Appeals Court Reversal May Provide Discounts for Gifts of Family LLC Interests
Appeals court reverses trial court decision that disallowed discounts for gifts of family limited liability company membership interests.
The Court of Appeals for the Ninth Circuit has reversed a district court’s grant of summary judgment in favor of the government. The district court held that the donors’ transfer of real estate, cash, and securities (the bulk of which were municipal bonds) to a family limited liability company (“FLLC”) in which trusts for the donors’ children were given interests in the FLLC were not gifts of FLLC interest to the trusts, rather the transfers to these trusts were considered indirect gifts of pro rata shares of the assets transferred to the FLLC.
Since the court of appeals reversed the district court’s finding that the property contributions to the FLLC occurred after the transfer of the FLLC interests to the children’s trusts, the case was sent back to the district court to reexamine this issue. Under the district court’s holding, no discount was allowable for transfer restrictions imposed by the FLLC operating agreement. As a result of the reversal and remand, the district court will determine whether the contributions to the FLLC occurred before the transfers of the FLLC interests to the children’s trusts. If the contributions are deemed to have occurred before the transfers, the value of the FLLC interests might be discountable for gift tax purposes.
Transactional Facts. On their gift tax return, donors William and Stacy Linton reported that they had made gifts of interests in an FLLC, and they claimed a 47% discount because the FLLC operating agreement imposed limitations on transfers to non-family members and gave the donors the sole authority to act for the FLLC.
The documents evidencing the contribution of property to the FLLC, creating a trust for each child, and giving each trust a percentage interest in the FLLC were all signed and dated January 22, 2003. However, the attorney who had prepared the documents testified that the reason the documents were all dated the same day was that a few months after the transactions were complete, when he was preparing the minute book for the FLLC, he noticed that the trust agreements and the gift documents were not dated. The attorney subsequently filled in the date of January 22, 2003 on each document. The attorney further testified that he later realized he had made a mistake in dating all the documents January 22, 2003, and that the intended date for the creation of the trusts and the transfers of interests in the FLLC to the trusts was January 31, 2003 (i.e., several days after the donors had contributed property to the FLLC).
At trial, the IRS argued that no discount was allowable because the Lintons had not made gifts of FLLC interests, but had made indirect gifts of the underlying property they had contributed to the FLLC.
The trial court agreed with the IRS, and found that the attorney’s testimony regarding the dating of the trust agreements was insufficient to prove the sequence of events the donors asserted. The court emphasized that each trust agreement provided that it was effective upon contribution of property to the trust and that, at the time of the trust agreement’s signing, property consisting of interests in the FLLC had been transferred to the trustee. Thus, the trial court found that the express language of the documents established that the trusts were created and the gifts were made on January 22, 2003. Because the trusts were created and gifts of FLLC interests were made to the trusts on January 22, 2003—either before, or simultaneously with, the contribution of property to the FLLC—the trial court determined that the Lintons’ transfers enhanced the FLLC interests held by the children’s trusts, thereby constituting indirect gifts to the trusts.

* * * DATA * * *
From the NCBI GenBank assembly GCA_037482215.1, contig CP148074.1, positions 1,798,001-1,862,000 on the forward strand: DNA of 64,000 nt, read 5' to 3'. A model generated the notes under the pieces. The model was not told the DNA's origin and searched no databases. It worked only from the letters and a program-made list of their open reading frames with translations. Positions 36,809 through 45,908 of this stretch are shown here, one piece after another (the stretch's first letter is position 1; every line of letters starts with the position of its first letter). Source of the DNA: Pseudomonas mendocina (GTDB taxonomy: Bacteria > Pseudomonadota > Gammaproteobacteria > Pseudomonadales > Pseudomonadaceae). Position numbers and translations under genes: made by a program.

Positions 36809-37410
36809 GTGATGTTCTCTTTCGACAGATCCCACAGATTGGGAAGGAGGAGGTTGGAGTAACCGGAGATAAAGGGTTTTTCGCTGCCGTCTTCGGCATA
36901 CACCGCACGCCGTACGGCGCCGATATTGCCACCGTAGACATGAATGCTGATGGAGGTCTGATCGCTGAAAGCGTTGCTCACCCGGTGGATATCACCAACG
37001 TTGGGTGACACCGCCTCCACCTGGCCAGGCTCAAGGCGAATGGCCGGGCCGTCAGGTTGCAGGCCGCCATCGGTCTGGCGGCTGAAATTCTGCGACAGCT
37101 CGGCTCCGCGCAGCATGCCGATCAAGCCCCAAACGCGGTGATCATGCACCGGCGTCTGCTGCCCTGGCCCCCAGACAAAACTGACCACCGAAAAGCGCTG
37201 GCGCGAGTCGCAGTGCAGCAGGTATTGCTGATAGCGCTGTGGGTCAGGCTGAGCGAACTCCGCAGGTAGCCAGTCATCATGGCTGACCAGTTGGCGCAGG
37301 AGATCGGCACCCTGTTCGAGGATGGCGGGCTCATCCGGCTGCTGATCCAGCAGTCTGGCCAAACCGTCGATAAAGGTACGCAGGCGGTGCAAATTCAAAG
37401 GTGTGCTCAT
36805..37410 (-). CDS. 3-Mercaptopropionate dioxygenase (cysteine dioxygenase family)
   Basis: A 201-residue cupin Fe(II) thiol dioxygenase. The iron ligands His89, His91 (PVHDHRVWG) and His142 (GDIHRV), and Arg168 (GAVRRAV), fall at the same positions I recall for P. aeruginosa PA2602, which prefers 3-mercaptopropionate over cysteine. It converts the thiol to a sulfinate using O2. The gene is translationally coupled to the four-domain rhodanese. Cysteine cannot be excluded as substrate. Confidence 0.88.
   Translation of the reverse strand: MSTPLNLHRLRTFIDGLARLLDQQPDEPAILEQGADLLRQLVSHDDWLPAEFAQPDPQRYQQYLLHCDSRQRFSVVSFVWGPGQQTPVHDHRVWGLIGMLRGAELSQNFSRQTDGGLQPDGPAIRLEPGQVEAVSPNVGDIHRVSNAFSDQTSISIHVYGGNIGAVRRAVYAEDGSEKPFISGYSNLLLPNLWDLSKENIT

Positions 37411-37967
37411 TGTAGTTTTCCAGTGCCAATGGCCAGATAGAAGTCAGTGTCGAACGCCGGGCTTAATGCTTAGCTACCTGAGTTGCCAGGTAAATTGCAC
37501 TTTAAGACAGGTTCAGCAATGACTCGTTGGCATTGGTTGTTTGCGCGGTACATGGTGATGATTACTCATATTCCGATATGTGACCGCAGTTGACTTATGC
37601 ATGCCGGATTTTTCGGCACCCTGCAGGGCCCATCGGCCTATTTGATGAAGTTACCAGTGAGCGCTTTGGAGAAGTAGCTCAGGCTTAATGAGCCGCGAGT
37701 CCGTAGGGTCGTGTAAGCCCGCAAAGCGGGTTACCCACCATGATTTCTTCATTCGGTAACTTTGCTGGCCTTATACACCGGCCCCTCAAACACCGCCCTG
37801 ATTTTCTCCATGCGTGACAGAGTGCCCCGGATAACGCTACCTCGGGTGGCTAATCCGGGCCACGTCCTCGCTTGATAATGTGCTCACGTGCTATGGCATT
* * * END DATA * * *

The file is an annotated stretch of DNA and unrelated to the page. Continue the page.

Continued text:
Ninth Circuit’s View. The Appeals Court determined that the trial court will be required to determine when the Lintons donated the FLLC interests to their children’s trusts – did they do so before they funded the FLLC (in which case the Lintons would potentially be liable for the full value of the assets conferred, as an indirect gift, to their children), or was it after they funded the FLLC (in which case the Lintons would be entitled to marketability and minority discounts on the assets transferred)?
Recommendations. While the Lintons may ultimately prevail, donors in these types of situations should take appropriate precautions in order to avoid being involved in subsequent litigation. To that end, a donor should take these steps to help assure that a transfer of property to an FLLC, and a transfer of an ownership interest in the FLLC, will not be challenged as an indirect gift of the FLLC’s underlying property.
1.The donor should transfer property to the FLLC before other family members are given interests in the FLLC or when the other family members’ ownership interests in the FLLC are small.
After creating and funding the FLLC, the donor should wait a reasonable period of time before making gifts of FLLC interests to the family members.
The donor should keep meticulous records documenting the date each transaction is completed.
Following the above steps should help donors achieve lack of control and marketability discounts for the transferred FLLC interests, while at the same time preventing the donor from being charged with indirect gifts of the full fair market value of the property transferred to the FLLC. The same approach can be applied for transfers to family limited partnerships.